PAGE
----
Don89 Senior Member • Posts: 1,612
Re: Parabolic softbox/umbrella in practice?

MayaTlab0 wrote:

Don89 wrote:

MayaTlab0 wrote:

Don89 wrote:

MayaTlab0 wrote:

Don89 wrote:

So I extend the logic: Spill is only wasted unless one uses a wide angle lens... or uses a grid to the exact size of the lens at that distance.

Pretty much yep. Except that if it's significant, you also get fill from the room. Sometimes that's a good thing. Sometimes not.

And quite importantly : it's a waste of power. If you're on batteries you're basically shortening your battery life for no reason.

Some folks are out busy taking photos while the endless measurebating keeps other folks at their keyboards typing away...

blablablablablabla. Cue the next trope "it's the photographer, not the gear", etc.

QED It’s always the photographer Umbrellas spill are its nature A gridded snoots lack of spill is its nature.

I don't know how many more times I'll have to show this comparison :

Cactus 105cm silver PLM vs 20° OCF grid

What was it again about the nature of umbrellas vs grids ?

As you state and I quote “Spill wastes batteries”

Light that's sent towards the room from the bare bulb isn't being reflected back by the umbrella towards your subject. So yep, if the extent of the spill is significant you'll have to use more power to get the same quantity of light on your subject most of the time. A well designed umbrella / spill kill reflector maximises the amount of light that goes into the umbrella to be reflected back towards the subject.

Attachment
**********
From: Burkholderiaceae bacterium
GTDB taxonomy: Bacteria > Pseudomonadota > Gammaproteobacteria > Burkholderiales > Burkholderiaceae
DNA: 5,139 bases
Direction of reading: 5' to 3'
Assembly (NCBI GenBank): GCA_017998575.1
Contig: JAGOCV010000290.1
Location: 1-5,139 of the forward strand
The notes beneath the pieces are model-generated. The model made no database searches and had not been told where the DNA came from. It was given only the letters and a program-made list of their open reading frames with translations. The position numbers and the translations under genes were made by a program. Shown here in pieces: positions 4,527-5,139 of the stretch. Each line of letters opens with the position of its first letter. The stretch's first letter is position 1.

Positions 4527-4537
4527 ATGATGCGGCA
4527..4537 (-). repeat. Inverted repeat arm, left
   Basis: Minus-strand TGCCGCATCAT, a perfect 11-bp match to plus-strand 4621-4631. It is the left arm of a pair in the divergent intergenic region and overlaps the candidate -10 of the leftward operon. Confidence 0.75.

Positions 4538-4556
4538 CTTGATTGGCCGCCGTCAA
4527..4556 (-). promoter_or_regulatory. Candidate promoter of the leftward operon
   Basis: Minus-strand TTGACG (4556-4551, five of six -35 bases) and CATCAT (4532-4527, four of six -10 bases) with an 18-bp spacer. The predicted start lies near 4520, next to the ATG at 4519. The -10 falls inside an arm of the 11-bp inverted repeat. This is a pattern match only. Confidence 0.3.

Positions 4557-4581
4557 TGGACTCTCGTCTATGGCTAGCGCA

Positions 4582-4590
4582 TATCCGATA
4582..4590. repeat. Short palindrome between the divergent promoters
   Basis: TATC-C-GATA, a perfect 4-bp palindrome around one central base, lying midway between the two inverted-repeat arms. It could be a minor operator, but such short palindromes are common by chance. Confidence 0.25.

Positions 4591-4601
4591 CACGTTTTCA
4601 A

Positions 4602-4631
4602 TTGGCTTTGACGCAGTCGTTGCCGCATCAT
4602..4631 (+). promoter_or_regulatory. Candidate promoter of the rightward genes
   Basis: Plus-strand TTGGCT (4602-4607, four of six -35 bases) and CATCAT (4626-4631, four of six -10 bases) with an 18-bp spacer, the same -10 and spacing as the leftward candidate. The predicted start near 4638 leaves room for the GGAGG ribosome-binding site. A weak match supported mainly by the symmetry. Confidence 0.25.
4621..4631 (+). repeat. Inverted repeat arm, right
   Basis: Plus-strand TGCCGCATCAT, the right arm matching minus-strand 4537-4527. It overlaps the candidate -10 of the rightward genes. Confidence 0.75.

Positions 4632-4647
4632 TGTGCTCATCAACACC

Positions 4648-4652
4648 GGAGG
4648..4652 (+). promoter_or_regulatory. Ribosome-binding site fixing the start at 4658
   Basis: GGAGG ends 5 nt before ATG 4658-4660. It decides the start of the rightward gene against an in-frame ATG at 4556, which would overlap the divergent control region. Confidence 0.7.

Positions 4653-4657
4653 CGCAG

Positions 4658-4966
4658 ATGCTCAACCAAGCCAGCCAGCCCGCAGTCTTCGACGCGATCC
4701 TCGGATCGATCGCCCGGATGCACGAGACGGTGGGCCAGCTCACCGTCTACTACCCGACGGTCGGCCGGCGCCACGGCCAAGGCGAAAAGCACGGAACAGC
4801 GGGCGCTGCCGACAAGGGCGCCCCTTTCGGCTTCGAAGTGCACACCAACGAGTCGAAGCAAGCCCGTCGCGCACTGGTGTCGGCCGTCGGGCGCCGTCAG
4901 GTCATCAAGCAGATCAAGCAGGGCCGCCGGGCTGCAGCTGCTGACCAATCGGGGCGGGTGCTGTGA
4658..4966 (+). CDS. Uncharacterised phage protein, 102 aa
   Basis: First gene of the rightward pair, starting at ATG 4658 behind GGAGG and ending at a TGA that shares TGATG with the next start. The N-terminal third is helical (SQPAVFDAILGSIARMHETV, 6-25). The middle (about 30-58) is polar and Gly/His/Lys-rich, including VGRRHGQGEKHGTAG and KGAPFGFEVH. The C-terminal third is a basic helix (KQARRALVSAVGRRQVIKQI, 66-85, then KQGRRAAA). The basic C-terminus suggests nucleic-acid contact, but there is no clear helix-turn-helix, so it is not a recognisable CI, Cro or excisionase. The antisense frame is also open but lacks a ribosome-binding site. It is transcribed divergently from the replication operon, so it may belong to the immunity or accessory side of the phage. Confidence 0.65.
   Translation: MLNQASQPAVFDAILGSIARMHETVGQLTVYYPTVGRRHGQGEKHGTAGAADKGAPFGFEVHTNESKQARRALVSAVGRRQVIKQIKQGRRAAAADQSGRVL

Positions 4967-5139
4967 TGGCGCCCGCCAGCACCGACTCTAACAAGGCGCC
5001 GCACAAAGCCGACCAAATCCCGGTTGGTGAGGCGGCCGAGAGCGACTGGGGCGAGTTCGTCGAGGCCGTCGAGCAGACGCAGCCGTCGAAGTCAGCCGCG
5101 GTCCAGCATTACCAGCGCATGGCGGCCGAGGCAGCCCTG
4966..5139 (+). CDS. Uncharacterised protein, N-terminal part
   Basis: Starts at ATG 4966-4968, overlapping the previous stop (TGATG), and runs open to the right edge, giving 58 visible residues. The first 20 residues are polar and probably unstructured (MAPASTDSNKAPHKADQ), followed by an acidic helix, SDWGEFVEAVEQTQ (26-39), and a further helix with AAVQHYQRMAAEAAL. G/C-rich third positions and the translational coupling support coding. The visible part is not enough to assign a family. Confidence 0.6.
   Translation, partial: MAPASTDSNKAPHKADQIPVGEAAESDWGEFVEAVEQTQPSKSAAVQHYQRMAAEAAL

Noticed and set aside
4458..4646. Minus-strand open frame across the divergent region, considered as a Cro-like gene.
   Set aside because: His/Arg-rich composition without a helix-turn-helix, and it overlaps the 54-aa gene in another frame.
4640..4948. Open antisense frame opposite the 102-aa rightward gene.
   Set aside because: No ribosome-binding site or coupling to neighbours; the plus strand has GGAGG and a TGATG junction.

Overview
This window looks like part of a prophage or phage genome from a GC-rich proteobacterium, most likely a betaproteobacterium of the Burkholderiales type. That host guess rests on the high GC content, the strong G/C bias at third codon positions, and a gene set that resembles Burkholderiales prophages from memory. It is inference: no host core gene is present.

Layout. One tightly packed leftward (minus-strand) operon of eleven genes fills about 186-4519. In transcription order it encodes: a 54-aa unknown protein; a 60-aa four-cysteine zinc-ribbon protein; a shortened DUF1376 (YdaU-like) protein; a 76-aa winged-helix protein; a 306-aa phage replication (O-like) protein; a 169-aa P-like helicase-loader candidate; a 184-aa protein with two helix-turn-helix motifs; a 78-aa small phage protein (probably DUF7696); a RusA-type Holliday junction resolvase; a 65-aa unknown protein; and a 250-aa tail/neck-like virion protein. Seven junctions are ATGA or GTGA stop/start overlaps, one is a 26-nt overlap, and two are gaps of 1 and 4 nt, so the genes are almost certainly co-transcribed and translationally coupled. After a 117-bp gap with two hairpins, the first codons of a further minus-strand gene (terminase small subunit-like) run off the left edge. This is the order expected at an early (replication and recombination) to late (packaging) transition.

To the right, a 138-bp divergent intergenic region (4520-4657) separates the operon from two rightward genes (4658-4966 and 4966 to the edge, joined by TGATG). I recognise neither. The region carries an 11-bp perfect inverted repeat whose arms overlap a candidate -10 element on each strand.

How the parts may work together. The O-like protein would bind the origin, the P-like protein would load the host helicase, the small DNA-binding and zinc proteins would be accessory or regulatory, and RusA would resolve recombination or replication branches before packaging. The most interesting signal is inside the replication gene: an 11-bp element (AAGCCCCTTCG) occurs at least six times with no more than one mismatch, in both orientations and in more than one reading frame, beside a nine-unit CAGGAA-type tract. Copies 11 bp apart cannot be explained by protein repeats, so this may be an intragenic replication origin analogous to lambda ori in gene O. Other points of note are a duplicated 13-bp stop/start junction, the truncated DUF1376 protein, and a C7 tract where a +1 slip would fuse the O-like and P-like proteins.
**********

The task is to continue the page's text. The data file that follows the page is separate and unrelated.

as for this pic? Underexposed to show a central illumination. Exposed peoperly will show extent of spill

*Sigh*

This comparison isn't underexposed. The lit area (which isn't really "central" in the case of these modifiers : it's basically mostly the only area where they really send light towards) is at 240 on the black / white grey scale. That's what is going to fall on your subject. Contrast wasn't added. It's Capture One default tone curve.

In the case of the lowly umbrella you’re much better off discussing umbra and penumbra capabilities and techniques to feather an umbrella

Please be my guest and open a new thread, it's an interesting discussion as well.

Just wrote a memo to god. The sun would last billions of years longer if it just didn’t shine so much into empty space. an umbrella is a tool. Knowing how to use it is an art. No need to criticize its features as bad Heck, a gridded snoot sucks too if you need wider light.

You could criticize any modifier for what it does or does not do. There is no right or wrong modifier anymore than there is a best camera or best spoon.

If there is a best modifier, we’d all be using it. You’ll eventually realize this and not demand everything be parabolic. Who cares They are all tools, features and choices. It’s what the fotog does that makes the difference Not the modifier

this is an umbrella para thread   Why don’t you discuss umbra/penumbra and show you can excel with that lowly umbrella and how it can outperform a para deep umbrella

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MayaTlab0 Senior Member • Posts: 2,982
Re: Parabolic softbox/umbrella in practice?

Don89 wrote:

You’ll eventually realize this and not demand everything be parabolic.

Why is it that I have the feeling that you never bothered to read my first post (which I can understand, it's long and boring) ?